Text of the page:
Dublin tip: Free castles and modern art
When visiting any city, we’re always relieved to find free activities to take the burden off our wallet. We’re happy to report that enchanted, moody Dublin offers a wide-range of high class sightseeing opportunities that won’t cost you a euro-cent. Our three faves:
For die-hard history buffs, reaching the Dublin Castle is like reaching the legendary pot of gold. The impressive stone castle is perched high atop the center of Dublin, overlooking the city. Tour the 13th-century Norman Tower and take a trip through the halls of its medieval prison. Free guided tours of all buildings on the castle grounds are available daily. Check out this historical landmark’s web site, with its interactive maps, 360-degree panoramic photos, and bite-sized history lessons.
Tip: Leave time for the gift shop where crystal jewelry and one-of-a-kind Belleek china pieces abound.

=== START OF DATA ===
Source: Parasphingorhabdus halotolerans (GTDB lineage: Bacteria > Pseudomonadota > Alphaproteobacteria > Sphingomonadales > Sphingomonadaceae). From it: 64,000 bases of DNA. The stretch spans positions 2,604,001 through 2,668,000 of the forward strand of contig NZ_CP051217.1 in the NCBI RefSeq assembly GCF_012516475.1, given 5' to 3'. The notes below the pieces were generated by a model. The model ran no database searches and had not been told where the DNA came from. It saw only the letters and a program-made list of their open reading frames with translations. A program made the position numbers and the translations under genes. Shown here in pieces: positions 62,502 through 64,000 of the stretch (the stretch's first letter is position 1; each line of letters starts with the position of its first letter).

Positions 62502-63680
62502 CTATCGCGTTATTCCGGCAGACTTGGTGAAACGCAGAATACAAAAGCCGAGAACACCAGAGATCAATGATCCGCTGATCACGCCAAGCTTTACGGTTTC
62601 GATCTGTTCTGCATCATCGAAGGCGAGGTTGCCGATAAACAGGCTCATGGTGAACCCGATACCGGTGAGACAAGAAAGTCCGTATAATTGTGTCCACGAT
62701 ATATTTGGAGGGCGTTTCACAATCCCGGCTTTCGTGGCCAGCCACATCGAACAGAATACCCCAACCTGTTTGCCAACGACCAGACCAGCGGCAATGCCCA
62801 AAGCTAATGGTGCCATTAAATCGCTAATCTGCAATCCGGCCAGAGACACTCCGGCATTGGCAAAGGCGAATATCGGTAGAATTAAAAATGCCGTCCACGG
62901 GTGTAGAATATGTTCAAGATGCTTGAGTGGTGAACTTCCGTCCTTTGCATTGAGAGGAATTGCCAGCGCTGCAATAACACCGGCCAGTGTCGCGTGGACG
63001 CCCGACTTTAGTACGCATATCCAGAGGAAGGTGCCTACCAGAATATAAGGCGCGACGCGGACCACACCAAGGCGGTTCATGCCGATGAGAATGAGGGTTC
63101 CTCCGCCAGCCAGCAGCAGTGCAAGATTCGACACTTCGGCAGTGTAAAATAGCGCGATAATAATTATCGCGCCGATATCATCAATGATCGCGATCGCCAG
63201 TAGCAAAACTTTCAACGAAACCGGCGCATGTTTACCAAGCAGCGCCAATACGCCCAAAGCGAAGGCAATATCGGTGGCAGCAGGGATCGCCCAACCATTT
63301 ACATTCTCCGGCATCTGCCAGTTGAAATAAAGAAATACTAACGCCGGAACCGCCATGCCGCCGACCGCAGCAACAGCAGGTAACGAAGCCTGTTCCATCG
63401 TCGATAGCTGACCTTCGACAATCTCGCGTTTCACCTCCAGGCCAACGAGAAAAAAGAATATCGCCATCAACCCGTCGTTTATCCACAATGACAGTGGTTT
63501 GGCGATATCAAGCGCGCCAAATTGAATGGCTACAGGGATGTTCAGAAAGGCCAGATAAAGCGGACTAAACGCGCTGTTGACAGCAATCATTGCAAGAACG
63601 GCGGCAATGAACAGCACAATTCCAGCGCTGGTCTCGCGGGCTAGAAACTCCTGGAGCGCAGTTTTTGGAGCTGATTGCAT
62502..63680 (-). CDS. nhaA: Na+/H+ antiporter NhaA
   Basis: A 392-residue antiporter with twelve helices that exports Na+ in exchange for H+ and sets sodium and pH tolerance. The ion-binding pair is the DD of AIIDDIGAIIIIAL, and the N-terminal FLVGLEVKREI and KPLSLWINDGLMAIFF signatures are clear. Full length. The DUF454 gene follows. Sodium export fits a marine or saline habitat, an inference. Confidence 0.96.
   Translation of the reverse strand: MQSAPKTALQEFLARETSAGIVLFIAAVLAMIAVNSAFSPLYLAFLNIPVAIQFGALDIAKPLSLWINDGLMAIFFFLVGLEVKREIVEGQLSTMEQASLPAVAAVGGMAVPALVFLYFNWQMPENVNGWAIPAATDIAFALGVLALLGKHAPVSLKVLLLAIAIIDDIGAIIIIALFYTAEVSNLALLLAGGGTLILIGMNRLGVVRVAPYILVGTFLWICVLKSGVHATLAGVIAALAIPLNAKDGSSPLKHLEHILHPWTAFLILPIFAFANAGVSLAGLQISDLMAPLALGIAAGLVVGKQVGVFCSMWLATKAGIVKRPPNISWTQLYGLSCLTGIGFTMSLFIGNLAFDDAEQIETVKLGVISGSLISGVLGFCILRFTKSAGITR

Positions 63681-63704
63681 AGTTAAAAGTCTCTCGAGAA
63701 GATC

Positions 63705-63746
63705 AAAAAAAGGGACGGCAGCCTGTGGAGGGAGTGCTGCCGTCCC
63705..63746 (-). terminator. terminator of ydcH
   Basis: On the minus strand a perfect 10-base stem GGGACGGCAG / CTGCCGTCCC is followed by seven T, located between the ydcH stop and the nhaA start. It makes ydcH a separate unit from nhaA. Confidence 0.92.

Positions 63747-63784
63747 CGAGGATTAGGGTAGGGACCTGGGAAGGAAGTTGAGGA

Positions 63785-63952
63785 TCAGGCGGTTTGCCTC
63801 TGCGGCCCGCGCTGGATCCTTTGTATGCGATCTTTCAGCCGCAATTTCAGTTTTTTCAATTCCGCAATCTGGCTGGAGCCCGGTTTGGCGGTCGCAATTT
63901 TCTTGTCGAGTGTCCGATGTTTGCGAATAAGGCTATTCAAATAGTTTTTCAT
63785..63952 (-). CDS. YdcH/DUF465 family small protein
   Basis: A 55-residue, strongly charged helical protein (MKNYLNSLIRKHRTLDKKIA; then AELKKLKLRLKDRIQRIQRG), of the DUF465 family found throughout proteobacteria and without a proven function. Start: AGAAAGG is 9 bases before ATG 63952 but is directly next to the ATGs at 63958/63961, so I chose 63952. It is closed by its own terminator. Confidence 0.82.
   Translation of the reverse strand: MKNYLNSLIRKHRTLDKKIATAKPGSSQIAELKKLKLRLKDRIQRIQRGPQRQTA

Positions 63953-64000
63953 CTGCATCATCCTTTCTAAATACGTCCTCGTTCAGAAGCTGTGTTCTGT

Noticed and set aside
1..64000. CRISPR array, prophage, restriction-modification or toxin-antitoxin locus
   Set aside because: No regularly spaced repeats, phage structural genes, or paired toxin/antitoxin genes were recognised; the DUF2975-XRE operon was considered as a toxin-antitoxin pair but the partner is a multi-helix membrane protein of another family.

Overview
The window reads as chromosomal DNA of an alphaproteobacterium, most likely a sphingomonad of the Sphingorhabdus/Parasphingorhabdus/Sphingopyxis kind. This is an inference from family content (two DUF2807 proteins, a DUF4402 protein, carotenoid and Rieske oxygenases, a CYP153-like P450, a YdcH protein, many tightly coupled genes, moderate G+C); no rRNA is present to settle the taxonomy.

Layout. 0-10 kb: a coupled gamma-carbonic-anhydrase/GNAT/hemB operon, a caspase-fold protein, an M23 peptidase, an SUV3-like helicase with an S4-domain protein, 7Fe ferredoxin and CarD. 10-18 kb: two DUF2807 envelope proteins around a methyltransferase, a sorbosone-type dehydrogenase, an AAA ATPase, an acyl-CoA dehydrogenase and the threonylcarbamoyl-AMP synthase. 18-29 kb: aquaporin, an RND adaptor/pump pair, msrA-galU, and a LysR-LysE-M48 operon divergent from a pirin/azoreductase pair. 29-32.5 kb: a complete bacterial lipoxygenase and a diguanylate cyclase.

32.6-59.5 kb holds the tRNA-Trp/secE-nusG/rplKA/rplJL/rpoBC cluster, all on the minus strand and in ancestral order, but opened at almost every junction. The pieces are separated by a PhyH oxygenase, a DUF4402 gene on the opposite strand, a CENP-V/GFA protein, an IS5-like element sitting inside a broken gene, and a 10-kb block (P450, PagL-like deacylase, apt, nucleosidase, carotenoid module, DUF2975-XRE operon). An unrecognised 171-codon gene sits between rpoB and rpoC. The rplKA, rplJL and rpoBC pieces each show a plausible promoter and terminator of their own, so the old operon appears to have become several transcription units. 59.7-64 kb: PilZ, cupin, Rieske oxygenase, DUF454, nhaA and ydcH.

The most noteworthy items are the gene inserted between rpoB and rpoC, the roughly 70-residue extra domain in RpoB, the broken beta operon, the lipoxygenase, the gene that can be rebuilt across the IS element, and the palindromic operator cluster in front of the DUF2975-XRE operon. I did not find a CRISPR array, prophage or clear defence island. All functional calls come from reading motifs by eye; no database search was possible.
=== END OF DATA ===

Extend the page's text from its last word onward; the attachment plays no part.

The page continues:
Old meets new at the impressive national modern art museum, housed in the 17th-century Royal Hospital Kilmainham, once home to retired soldiers. The museum was founded in 1990 and has been an artfully-big hit in Dublin ever since. As a result of generous donations and grants, its doors open daily for free. (cue: applause) A bit off the beaten path—it would take you about 40 minutes on foot—we highly recommend hopping on a bus and heading west of the city to take advantage of this collection.
Tip: Guided tours are free, but fill up quickly. Phone ahead or email the museum at least three weeks in advance to book a spot.
Less of a gallery and more of a giant art consortium, this collection offers masterpieces by Irish superstars and European masters, alike. Free tours and lectures are offered daily and are often pegged to national themes. (Recent offering have included Turner’s influence on 20th-century artists, and the significance of Yeats and his diverse body of work.) The National Gallery is centrally located just off Merrion Square.
Tip: Stick around for a concert! Offerings range from chamber orchestra to quartets highlighting Irish composers. Many, but not all, of the concerts are free.